Below have some weaknesses for EasyJet organisation. It continued sustenance of cost leadership can be difficult in a dynamic market. The two drivers of growth, the focus on price and the focus on convenience seem to be reached their natural limits and differentiation from there could become difficult. The airline does not own the 'EasyJet' brand, it's owned by Sir Stelios and as a result, does not have control on its performance of other products and services used the same name. It also loss of usage in future could adversely affect its own market performance. On the other hand, the business model can over time become blurred under competitive pressure and consolidation of the Low Cost Carries (LCC) industry. The airline must be continuously innovative to maintain its current advantage in e-tailing. Increased fleet capacity could be difficult to fill during lean periods and in the face of growing competition in a matured market.
Recent expansion of the EU has resulted in open of new markets for the LCCs. Their low fares will increase movement of job seekers across boarders and also promote the tourism industry, lead to economic growth. Consolidation could help EasyJet to a certain degree offset the pressure on its costs and fares. Otherwise, vertical and horizontal expansion could be an important option for EasyJet for growth in mature markets and offset any future threat of increased in service provider costs. Withdrawal of traditional airlines from less traffic-intense routes could be an opportunity for expanded. EasyJet does not seem to have any flights to Scandinavian capitals like Stockholm and Helsiki where immigrant flow was on the rise.
The threats of EasyJet had some factors. Terrorism and catastrophic loss can result in lesser air travel and loss of infrastructural support, war threats and outbreak of epidemics or pandemics could increase apprehensions about air travel. Technology advancement in the conduct of business meetings like video conferencing can be detrimental to short distance flights and impending increased in environmental taxes could increase costs. In addition, limited or no slot availability could be hurdle in future expansion plans and due to its limited fuel hedging policy, EasyJet is more vulnerable to fuel price fluctuations increased by variability in its costs. Currency fluctuations is also the factor of threats, it will affect especially the US dollar denominated costs like aircraft purchase, aircraft financing costs, maintenance reserve payments, fuel purchase etc.. Excess capacity and cost cutting tactics by competitors can affect passenger traffic on popular routes. Imitation of some main no-frills features by traditional airlines on same routes can confuse and blur the distinctive image of any LCC. Additional, traditional players can partly switch over or start their own baby low cost airline. Last, dependence on third party service providers could cause problems when any of these contracts are not renewed or negotiation of suitable replacement does not take place or if higher rates are charged.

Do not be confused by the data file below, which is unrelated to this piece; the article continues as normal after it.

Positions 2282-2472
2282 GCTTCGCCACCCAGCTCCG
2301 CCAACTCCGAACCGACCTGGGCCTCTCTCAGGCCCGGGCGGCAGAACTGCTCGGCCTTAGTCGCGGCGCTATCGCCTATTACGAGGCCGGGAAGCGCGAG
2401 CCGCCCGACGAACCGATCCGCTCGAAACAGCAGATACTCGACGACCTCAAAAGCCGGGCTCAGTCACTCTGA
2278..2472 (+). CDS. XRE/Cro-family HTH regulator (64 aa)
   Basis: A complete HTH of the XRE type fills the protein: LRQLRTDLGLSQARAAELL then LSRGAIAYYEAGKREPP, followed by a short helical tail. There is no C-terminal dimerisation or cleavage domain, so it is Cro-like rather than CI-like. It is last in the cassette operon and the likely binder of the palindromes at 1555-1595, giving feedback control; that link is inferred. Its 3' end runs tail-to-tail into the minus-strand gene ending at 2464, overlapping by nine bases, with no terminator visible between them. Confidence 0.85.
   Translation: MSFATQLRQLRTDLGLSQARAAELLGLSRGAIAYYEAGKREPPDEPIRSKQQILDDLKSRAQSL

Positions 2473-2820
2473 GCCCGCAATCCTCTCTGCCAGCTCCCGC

3.2 PEST analysis
The following factors are likely to have an influence on the EasyJet.
3.2.1 Political Factors
In 1990 the European deregulation of commercial aviation coincided with the expansion of the low cost airline industry. The LCC in the industry were able to take advantage of the relaxed laws and expand their operations. On the other hand, threat of war in the East Euro and EU east enlargement may provide access to viable the new markets were also the political factors of EasyJet.
3.2.2 Economical Factors
Mercer Management Consulting (2002) reported that the low cost airline market conforms to the criteria of three components. Firstly, it provides a simple product consisting of no seat reservation, free seating, and adequate in flight service. They are a genuine no frills airline with a simple product offered to the market. Webster (2004) noted EasyJet's ability to maintain a high degree of customer focus through a new, user friendly website with an improved booking process.
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Figure 2: "Impact of Low Cost Airline" Mercer Management Consultancy 2002
Secondly, mergers and acquisitions is also the low cost airline market's characteristic; the expansion of existing low cost airlines and finally, market exits as a result of bankruptcy.
Furthermore, the low cost carriers operate short haul, point to point traffic with short frequencies, pursue aggressive marketing campaigns and deal with secondary airports. EasyJet, however, has differentiated in this respect by dealing with major hub airports e.g. Gatwick.
Finally, the industry operates a low cost ethos, which is maintained by lean sales, high productivity of resources, low maintenance costs and low wages.
3.3.3 Social Factors
The low cost carriers position their product to leisure travellers and non business travellers, however EasyJet has differentiated by targeting the business and leisure segments. This behavioural segmentation creates a more dynamic edge in comparison to their competitors who solely focus on leisure travel. Thus, EasyJet must ensure that its strategy is tailored to a wider market.